Once it had filled my pans it went into the pre-heated 400ºF oven. I don’t have a stone for this oven and for these, it’s not even really necessary. They went in with the timer set at 25 minutes. The recipe, using the closed up Pullman pans, required 40-45 minutes but since these are open loave, I wanted to watch them for the last several minutes. At the 25 minute point, I checked the internal temperature and it had not yet reached 180ºF so they went back in for about 5 – 6 minutes more. When they reached 185ºF, I pulled them out and put them on a cooling rack, taking them out of the pans immediately.

They are a little darker than they seem in the photo.

After about 30 minutes to cool , we were able to slice the bread, though still slightly warm.

We enjoyed this quite flavourful bread with Punkin’s most delicious homemade Chicken Pot Pie.

As the house’s Lover of Sliced White Store Bought Bread, Punkin very much approves of this batch. It’s pretty straight forward to make and the flavour beats the mass produced stuff right out of the park.

Someday I may get a real Pullman Pan (unless one magically appears in the kitchen – hint hint!)  and make these fancy square loaves for Punkin; it’s also called for in the making of dark rye breads so that’s an even more tasty and realistic reason to get one. But until then, I know I can whip up this simple, soft crusted sandwich bread in my regular pans and still have awesome results.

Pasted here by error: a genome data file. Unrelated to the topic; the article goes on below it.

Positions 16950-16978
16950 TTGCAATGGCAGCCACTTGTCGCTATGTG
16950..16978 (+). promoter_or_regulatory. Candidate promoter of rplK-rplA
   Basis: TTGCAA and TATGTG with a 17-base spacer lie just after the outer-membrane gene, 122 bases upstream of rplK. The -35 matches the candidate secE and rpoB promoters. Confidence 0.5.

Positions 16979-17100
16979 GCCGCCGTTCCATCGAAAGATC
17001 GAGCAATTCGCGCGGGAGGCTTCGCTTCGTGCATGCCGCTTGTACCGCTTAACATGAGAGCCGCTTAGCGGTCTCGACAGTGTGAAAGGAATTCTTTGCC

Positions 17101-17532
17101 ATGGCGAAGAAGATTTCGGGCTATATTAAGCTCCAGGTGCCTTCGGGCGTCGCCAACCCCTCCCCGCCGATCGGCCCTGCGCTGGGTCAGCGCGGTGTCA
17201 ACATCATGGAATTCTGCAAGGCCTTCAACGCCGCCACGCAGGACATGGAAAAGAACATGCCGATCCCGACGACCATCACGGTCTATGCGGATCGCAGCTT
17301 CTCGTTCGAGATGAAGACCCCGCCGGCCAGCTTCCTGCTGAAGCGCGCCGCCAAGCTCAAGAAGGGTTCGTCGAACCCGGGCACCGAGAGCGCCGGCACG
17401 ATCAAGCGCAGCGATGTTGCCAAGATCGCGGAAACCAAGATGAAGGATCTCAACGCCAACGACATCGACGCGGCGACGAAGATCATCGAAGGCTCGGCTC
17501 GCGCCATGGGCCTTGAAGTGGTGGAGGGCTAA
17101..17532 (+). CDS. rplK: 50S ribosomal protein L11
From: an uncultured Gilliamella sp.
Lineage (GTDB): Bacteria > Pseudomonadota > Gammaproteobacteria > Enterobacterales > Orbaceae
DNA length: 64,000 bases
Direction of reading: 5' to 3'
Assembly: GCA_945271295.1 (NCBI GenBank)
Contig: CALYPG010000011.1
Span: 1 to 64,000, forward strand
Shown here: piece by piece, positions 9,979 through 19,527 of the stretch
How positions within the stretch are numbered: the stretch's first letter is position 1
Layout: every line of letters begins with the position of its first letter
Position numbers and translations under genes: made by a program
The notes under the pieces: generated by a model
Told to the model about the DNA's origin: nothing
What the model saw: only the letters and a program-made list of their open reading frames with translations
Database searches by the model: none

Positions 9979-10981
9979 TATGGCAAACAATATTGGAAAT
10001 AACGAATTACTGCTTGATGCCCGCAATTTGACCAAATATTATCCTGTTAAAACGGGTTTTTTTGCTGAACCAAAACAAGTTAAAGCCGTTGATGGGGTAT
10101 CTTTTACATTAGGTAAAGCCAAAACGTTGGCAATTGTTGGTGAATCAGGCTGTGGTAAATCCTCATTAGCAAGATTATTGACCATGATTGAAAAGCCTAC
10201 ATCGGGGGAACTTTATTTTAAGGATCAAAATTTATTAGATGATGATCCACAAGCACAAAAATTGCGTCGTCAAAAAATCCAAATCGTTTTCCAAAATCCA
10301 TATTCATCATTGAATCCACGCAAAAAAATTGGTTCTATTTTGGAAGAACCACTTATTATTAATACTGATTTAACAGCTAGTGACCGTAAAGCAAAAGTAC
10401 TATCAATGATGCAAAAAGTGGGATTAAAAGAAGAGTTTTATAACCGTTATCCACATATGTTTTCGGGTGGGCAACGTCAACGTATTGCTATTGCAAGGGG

This bread was submitted to YeastSpotting on the WildYeastBlog.com

 

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4 thoughts on “Pain de Mie”

  1. J. says:

    It looks gorgeous! I don’t particularly like white bread, but I’m saving this post in case I ever want to make it!
    Great post, because I’ve already learnt something new today: I never knew what exactly a pullman pan was :).

  2. Joanna says:

    Hooray! There’s new bread in the house and a delectable chicken pie too – what a fabulous meal !

  3. Abby says:

    So good to have you back in a kitchen, baking and posting! =) The pot pie looks wonderful, as does the bread. (And, as a recent recipient of a pullman pan, I’ll say that they’re addictive and I’ve used it way more than I would’ve expected!)

  4. Meddi says:

    I actually have one of these pans that someone bought as a housewarming gift and I actually have never used, now I wonder where I have stored it. Thanks for the great post today, and look forward to trying your bread recipe.